We have been diving off the back of the boat or going by dinghy to different dive sites. There is usually a sandy area close to shore where the moorings are laid in about 5m then the reef begins and drops off to about 30m where there is sand again. So you get to see a good variety of life. The reef is all wonderful, huge corals and sponges in all different shapes and colours. There are so many different fish rushing around that we can no longer record all the fish we see on a dive. Now, we just mention the unusual ones. Meter long parrot fish, French Angelfish the size of dinner plates, schools of blue and brown Chromis, Creole wrasse racing each other in apparently mindless circles, Bar jack hunting and hundreds of Damsel fish are now dismissed as “all the usual reef fish”. We note Hawksbill turtle, lionfish, spotted scorpionfish, different eels, spotted drums, soapfish, Sand tilefish, Fairy basselets, Hamlets , Moharra, and anenomes with their different attending shrimps. All the creatures seem unbothered by divers and we can approach them closely. As we are diving on our own we go slowly and have time to watch trumpetfish using parrotfish or angelfish as cover, juvenile Spanish hogfish and other fish at cleaning stations and tiny gobys peeping out of holes in the coral.

We have seen Tarpon about 2m long, 1m Tiger grouper,1.5m Black groupers and a great Barracuda, about 1.5m, swam past me about 30cm away! The dive shop told us yesterday where a frogfish (purple!) has been found, so that will be our next dive. It is under a boat, 3 moorings away from us! Not even an official dive site. Quite often we hear the bubbles of divers going up the side of the boat and many evenings we see the lights of night divers around us. That is another dive we still have to do!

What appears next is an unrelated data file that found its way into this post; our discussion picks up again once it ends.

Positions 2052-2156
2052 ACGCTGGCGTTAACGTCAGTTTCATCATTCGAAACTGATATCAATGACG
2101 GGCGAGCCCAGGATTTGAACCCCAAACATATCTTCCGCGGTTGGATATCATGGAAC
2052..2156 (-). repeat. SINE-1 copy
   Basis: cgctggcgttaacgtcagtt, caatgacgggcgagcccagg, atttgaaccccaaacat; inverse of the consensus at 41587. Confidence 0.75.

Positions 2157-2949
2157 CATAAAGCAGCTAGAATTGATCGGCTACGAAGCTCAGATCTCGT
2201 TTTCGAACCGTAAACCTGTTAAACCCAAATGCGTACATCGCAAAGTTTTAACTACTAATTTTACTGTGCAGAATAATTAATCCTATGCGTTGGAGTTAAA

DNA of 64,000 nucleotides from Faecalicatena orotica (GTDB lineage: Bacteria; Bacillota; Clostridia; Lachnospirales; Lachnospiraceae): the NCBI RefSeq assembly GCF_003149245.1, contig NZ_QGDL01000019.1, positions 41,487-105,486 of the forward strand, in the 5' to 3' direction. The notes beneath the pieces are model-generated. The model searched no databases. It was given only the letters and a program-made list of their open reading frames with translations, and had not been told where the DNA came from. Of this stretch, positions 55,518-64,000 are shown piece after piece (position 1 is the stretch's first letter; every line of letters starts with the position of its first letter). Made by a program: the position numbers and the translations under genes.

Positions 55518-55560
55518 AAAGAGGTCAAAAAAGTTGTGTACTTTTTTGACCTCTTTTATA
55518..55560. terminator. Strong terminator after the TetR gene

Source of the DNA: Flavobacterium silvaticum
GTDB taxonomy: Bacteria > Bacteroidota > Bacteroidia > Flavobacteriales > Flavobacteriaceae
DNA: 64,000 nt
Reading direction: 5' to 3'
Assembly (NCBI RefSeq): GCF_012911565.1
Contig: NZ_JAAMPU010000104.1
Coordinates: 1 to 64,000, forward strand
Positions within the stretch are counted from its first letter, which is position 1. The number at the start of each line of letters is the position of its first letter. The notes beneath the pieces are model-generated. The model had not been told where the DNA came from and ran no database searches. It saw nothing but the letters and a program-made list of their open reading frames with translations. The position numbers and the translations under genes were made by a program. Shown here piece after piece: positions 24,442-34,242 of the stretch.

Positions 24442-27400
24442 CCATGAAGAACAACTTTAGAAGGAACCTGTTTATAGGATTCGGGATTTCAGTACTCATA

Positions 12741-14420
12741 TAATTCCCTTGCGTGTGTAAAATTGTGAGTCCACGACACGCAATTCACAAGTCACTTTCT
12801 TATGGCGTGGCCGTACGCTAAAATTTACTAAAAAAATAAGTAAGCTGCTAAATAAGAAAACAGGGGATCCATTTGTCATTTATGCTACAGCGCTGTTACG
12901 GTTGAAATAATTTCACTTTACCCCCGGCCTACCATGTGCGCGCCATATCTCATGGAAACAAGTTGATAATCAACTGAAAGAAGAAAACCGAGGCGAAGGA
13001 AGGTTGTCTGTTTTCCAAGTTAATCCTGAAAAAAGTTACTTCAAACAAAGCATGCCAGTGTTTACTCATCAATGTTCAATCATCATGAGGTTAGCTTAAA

If I had my camera I would have had some amazing shots. Hopefully we will come back.

The town, which is a dinghy ride away for us, has pretty buildings, a lot of construction and many resorts and hotels. There are lovely shops, some very upmarket, because cruise liners call in and Gio’s does delicious ice cream, coffee and iced coffee. There are many restaurants with cuisine from all around the globe, Happy Hours and live music at the weekends.

There is a supermarket in town, and just outside is Van den Tweels which is a Waitrose type shop. They provide a complimentary bus from the marina and back on Tuesdays and Fridays, so new all go in and buy things we have not seen for a while – ready cut up stir fry, fresh Tapenade, great beef sausages for the braai (BBQ), grapes and cherries. The local laundry will also collect you whenever you like and bring you back again at no charge, so its all nice and organised.

We will stay here until the beginning of September when we will sail to the nearby island of Curacao (about 40miles). We have been told that Curacao is very different to Bonaire with more development and industry. We will see. We will leave the boat in a marina in Curacao for a month while we fly back to England to visit family and friends and pick up the inevitable boat parts we always seem to need. It will then be a rush to get ready for the start of the sailing season proper.

Where we go from Curacao really depends on the wind. There is often a ‘wind reversal’ which would allow us to sail back east, if not we will sail north, the beauty of cruising!